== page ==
Great Unknowns About This Bears Draft

The positives have been trumpeted and echoed about the Bears draft picks but there are always questions about any player and how they'll be used if they haven't played yet in the NFL
Author:
Publish date:

Every NFL Draft creates its own set of questions for a team, much like every game in a season causes questions and free agency causes questions.

It's the old cause-and-effect routine, and just as the draft itself causes great questions about the team it also leads to some about the players selected by general manager Ryan Pace.

In this case, five particular questions beg for an answer beyond whether the Bears can win the division.

5. Is Thomas Graham Jr. an outside cornerback or slot corner?

"Just versatile corner, he can play outside, he can play inside," Pace said.

There are openings in both places and where he tries to line up depends partly on whether veteran free agent acquisition Desmond Trufant can hold up in the spot Kyle Fuller used to play. Graham isn't the only sixth-round pick vying for the slot cornerback spot if he's used there. Duke Shelley is the other one. Fifth-rounder Kindle Vildor might be competition at either spot for him.

The striking difference about Graham is he was rated so highly by many talent evaluators that there is a tendency to think of him as having greater upside than Vildor and Shelley. Besides, everyone has seen Vildor and Shelley play and neither was particularly impressive last year replacing injured Buster Skrine or Jaylon Johnson. And while Pace says Graham can be a slot or on the outside, his exposure to the slot at Oregon was very small.

"We really liked his competitiveness, his energy, kind of the spark that he has," Pace said.

Those are qualities especially critical at all cornerback spots but especially the slot, where receivers can go either direction and the defender sometimes must cover tight ends or backs.

4. Is Khalil Herbert a passing game fit?

Mixed predraft reviews on Herbert's ability to pass block lead to questions because it's a critical role if he's called on to replace David Montgomery. Also, he hasn't caught many passes so no one can be exactly sure how he is as a receiver. He caught only 14 of 24 throws his way while at Kansas, which doesn't suggest excellent hands. However, he caught 8 of 10 at Virginia Tech last season. Being thrown to 10 times isn't exactly enough to go on even if he did look better catching it.

When a player is designated a sub right away as most late-round picks are, they need to be as versatile as possible and play special teams. He can return kicks and cover but can he fit into the passing game?

3. Is Dazz Newsome fast enough for slot receiver?

The slot receiver role traditionally doesn't require great speed. Julian Edelman, Cole Beasley and even Golden Tate haven't been the fastest receivers on their teams but found ways to get open and Newsome has been described this way. Considering he ran 4.59 in the 40 at a pro day, he'll need to have the ability to get open. The problem is in this offense the way coach Matt Nagy wants to run it — the Kansas City model — a slot with tremendous speed can be incredibly destructive and that's what he would like to see from the position. The Bears brought in Damiere Byrd, who isn't necessarily a slot receiver per se. He's been at the Z spot, as well. However, he has lined up in the slot frequently in his career and has the speed needed to play it the way Nagy would like. Can Newsome do enough with own speed to get on the field quickly at this position?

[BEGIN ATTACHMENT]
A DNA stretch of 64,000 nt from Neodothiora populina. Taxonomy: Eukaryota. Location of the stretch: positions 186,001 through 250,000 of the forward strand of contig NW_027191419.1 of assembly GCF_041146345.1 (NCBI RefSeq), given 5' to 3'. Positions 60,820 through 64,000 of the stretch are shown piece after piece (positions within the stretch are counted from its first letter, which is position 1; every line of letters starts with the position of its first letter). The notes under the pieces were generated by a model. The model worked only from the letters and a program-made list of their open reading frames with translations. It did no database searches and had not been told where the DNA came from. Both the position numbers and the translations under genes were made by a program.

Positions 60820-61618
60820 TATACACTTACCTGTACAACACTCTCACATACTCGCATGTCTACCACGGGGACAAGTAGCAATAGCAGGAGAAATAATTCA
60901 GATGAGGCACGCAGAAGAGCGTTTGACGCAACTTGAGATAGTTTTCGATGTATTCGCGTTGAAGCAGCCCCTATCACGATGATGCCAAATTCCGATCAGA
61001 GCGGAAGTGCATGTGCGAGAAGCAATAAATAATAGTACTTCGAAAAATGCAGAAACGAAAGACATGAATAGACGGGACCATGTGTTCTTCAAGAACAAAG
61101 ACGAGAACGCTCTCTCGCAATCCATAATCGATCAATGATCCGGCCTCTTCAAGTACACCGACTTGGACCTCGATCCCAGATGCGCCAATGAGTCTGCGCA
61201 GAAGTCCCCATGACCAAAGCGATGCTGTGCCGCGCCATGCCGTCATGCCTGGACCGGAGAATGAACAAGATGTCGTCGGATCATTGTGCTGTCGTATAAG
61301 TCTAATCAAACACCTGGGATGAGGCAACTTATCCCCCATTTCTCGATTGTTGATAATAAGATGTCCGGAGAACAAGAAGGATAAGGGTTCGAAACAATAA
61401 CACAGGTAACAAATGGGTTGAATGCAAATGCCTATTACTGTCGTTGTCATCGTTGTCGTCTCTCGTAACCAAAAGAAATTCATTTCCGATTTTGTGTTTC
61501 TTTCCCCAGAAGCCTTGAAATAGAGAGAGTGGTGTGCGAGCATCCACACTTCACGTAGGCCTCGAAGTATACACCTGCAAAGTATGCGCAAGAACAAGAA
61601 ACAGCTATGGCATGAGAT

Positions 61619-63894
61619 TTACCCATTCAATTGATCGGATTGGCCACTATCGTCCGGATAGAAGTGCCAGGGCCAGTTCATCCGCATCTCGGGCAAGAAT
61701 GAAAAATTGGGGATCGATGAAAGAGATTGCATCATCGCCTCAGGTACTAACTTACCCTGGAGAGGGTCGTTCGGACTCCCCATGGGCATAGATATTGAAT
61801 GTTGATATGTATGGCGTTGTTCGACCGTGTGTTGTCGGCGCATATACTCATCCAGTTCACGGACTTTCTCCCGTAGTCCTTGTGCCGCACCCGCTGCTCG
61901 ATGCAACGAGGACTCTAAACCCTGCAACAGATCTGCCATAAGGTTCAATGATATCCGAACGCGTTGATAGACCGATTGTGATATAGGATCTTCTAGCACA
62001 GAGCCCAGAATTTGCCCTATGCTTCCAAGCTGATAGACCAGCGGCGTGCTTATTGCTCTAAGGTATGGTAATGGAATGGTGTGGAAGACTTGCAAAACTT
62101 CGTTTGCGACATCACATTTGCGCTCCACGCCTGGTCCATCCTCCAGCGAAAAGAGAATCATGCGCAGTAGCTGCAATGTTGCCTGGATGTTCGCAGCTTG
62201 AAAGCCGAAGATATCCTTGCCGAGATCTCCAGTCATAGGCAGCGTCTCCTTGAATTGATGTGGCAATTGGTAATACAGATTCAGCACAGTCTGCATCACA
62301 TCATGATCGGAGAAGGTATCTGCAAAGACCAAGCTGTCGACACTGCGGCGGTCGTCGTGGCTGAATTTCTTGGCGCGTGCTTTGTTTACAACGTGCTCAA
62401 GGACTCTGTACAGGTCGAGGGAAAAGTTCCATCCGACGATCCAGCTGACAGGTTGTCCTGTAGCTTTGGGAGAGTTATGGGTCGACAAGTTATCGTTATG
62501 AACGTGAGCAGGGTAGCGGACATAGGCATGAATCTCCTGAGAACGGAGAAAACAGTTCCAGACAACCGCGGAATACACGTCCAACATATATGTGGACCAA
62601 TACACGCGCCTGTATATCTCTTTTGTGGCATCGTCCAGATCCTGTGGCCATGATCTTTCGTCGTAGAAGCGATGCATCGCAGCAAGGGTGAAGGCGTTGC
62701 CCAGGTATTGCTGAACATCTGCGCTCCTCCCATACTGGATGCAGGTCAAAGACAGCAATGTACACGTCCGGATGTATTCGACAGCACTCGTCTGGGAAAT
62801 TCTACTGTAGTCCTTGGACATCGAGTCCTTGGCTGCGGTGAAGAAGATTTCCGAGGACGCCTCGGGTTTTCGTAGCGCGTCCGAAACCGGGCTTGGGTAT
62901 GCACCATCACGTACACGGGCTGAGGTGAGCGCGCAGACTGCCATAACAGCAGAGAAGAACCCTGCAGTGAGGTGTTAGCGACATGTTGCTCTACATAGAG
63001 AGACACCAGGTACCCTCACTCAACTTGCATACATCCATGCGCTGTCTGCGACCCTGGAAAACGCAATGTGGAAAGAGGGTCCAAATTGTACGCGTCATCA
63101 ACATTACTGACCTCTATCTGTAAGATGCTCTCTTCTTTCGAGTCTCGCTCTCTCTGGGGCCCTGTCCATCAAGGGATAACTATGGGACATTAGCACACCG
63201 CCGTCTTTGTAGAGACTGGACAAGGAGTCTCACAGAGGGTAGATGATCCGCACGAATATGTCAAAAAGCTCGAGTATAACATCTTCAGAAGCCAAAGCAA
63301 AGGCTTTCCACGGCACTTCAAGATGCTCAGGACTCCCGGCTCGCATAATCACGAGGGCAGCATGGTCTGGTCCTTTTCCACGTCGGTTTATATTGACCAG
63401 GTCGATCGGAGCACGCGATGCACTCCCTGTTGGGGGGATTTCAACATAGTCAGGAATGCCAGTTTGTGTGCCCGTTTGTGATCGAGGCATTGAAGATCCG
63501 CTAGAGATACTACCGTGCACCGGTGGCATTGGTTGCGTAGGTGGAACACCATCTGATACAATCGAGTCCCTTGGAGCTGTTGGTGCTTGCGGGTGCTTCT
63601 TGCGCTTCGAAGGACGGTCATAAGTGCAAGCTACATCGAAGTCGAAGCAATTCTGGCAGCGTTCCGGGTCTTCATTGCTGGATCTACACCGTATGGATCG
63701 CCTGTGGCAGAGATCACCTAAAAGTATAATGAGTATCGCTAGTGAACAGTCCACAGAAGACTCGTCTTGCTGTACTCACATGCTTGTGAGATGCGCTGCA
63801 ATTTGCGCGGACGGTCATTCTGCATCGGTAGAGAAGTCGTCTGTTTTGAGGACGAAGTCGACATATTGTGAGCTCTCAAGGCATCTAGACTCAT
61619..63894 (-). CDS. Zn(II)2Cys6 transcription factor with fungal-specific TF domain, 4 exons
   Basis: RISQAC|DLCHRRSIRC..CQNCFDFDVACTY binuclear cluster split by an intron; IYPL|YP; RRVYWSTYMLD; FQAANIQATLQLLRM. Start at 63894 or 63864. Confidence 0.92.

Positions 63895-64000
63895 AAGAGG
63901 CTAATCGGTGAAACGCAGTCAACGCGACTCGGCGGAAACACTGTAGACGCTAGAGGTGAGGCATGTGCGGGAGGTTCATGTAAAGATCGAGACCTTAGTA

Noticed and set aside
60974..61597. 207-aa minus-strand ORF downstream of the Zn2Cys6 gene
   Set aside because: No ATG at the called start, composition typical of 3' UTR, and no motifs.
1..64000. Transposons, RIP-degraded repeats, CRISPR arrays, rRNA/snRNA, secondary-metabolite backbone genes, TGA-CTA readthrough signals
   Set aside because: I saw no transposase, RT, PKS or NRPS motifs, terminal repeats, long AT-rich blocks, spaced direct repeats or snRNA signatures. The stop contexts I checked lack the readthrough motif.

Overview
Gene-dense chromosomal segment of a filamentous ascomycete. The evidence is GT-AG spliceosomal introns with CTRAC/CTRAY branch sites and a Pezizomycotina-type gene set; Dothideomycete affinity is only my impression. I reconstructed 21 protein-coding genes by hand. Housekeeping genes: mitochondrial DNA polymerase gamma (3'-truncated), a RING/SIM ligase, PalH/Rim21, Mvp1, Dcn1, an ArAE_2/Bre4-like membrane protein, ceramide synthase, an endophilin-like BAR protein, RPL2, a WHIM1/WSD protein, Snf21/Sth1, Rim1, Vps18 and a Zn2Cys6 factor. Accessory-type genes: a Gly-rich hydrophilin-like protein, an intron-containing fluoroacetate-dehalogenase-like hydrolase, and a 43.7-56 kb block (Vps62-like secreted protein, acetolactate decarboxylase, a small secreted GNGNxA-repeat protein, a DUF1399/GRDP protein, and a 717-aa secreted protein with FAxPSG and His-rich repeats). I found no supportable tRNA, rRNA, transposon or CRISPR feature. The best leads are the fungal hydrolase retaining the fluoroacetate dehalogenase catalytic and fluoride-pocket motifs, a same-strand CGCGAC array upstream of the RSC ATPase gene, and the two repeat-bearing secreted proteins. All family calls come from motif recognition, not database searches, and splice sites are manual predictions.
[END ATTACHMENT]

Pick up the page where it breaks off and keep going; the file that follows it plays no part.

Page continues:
2. Can either tackle pass block well enough for NFL standards?

Pace and Nagy gushed about the run blocking benefits derived from drafting Teven Jenkins and Larry Borom, and both definitely have been rated among the better run blockers among tackles eligible for the draft.

"We feel that his best fit is at either tackle spot for us and really just describing the player for you (media), a powerful tackle, you know he can bend, he can play with leverage, he consistently moves guys out in the run game, which is awesome to see," Pace said while describing Jenkins. "Beyond that, he's got the athletic ability to get to the second level and block in space."

Although the pass blocking ability of Jenkins was also described by Pace, it was the run blocking he emphasized. And Borom was described as a guard or tackle. When players are a fit at either spot, there are naturally questions about whether they have the foot quickness to handle the edge rush.

The NFL is about passing these days and tackles who can't pass block are then guards. The Bears have to hope these are tackles they drafted because they've cut two tackles who probably weren't at their best as physical run blockers but did have the footwork to pass block sufficiently.

1. How long before Justin Fields knows Matt Nagy's offense?

Yes, there is a question about Fields beyond: What size gold suit jacket he wears for enshrinement ceremonies? He's being so universally heralded as the Bears savior that no one is questioning his skills.

The one question everyone asks is: How long before Fields starts? However, the real question is: How long before he gets the offense down well enough to play?

This is because when he starts is largely out of his hands.

It's up to Andy Dalton and whether he can win games. If Fields is able to quickly understand a Nagy offense sometimes described as overly complicated, then he will be ready if Dalton fails to win enough.

If Fields doesn't learn it fast enough, the entire organization is going to look foolish, starting with Pace and Nagy, and including Ted Phillips and George McCaskey because they were the ones who said they believed in their football guys' collaboration enough to think they could supply an answer at quarterback.

Twitter: BearDigest@BearsOnMaven